Nigeria became the largest remittance-recipient country in sub-Saharan Africa and the sixth largest among low-middle income countries in 2018. The country’s official remittances amounted to $24.3billion in 2018,1 a 10.5% increase from the 2017 remittances received and accounts for 6.1% of GDP. Along with the strong economic conditions in high-income countries, the year-on-year acceleration in remittance flows is not unconnected to a slight declining trend that has been observed in remittance costs since the beginning of 2018.2 Although currently at an average of 9%, these remittance costs remain above the global average of 7% and far from the SDG target of 3%. Given the relatively strong economic and employment situation in high-income countries, and the growth in emigration in Nigeria, we expect that remittance flows to Nigeria will continue to rise. Addressing the regulatory barriers to entry in order to allow for more money transfer operators, particularly digital operators will drive the cost of remittance down and increase inflows. For instance, the N2 billion capital threshold mandated by CBN for domestic companies (compared with the N50 million for foreign companies) could be reviewed to allow companies lacking the financial clout to meet up.
Macroeconomic Report & Economic Updates
Export and its Components: In 2015 and 2016Q1, overall export earnings declined significantly to a record low of less than $3000 million in 2016Q1, as against the peak of above $10,000 million in 2008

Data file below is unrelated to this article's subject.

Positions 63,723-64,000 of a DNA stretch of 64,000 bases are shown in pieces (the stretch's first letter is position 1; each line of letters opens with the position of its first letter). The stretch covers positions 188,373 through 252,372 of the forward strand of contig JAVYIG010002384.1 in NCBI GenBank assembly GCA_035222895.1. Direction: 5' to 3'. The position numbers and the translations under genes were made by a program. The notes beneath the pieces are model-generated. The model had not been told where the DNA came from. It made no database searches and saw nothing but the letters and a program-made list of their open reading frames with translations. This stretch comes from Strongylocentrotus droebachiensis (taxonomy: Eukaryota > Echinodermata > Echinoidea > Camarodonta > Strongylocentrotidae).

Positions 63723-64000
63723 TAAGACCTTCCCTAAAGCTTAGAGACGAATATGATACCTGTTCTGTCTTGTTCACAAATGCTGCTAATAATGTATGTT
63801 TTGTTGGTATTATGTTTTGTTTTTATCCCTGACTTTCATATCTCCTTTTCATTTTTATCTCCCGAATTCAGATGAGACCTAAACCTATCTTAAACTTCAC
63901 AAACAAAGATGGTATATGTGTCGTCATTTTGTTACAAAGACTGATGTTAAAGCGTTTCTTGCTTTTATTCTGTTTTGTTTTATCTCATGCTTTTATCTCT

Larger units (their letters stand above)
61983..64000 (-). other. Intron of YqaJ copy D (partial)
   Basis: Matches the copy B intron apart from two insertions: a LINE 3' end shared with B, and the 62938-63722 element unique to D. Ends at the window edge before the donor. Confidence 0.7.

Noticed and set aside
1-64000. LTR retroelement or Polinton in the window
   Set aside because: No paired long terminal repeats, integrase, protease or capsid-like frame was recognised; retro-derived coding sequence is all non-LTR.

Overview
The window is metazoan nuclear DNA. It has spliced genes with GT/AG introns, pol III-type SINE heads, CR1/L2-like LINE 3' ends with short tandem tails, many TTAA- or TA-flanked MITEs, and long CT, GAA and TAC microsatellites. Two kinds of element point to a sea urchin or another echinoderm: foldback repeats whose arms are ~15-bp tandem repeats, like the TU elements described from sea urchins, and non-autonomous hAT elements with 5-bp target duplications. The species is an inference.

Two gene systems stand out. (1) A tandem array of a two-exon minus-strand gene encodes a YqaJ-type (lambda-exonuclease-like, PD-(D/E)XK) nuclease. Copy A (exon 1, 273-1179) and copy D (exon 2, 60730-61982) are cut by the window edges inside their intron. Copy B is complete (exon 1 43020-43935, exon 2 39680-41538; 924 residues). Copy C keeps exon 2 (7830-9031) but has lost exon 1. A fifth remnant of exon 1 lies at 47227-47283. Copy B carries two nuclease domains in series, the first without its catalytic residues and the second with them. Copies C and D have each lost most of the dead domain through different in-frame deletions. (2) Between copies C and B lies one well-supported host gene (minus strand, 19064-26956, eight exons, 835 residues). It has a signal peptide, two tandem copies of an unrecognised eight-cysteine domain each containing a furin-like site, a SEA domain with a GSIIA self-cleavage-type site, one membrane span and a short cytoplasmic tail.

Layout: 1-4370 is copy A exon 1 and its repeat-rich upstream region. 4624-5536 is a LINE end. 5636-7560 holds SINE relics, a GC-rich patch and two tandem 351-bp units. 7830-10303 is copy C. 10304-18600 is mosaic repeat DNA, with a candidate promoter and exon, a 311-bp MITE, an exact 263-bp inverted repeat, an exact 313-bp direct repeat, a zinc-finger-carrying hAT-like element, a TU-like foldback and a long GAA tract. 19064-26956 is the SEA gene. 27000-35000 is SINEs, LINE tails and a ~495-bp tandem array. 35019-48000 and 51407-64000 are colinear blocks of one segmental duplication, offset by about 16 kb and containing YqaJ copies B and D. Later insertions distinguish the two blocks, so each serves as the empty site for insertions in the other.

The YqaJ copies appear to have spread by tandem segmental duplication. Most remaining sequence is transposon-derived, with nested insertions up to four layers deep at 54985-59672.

This Paper examines the response of the Nigerian government to the ongoing recession in the domestic economy, particularly in the context of the recently released Economic Recovery and Growth Plan (ERGP) for 2017-2020. It also provides an analysis of key questions regarding the suitability, achievability, and prospect of the ERGP. The second section of the brief runs through the state of the Nigerian economy with a focus on the cause and drivers of the ongoing recession. The third section reviews the objectives, implementation strategy, and expected outcomes of the ERGP over the medium-term. The fourth section weighs on the potentials of the ERGP by analyzing some pertinent questions: Is the proposed recovery plan and policies well-targeted to address prevailing economic crises in Nigerian economy?
Net Domestic Credit: Rising net credit to government and private sector have driven the upward trend in NDC, especially post-2008. In 2016Q1, NDC grew largely on the account of the rise in banking sec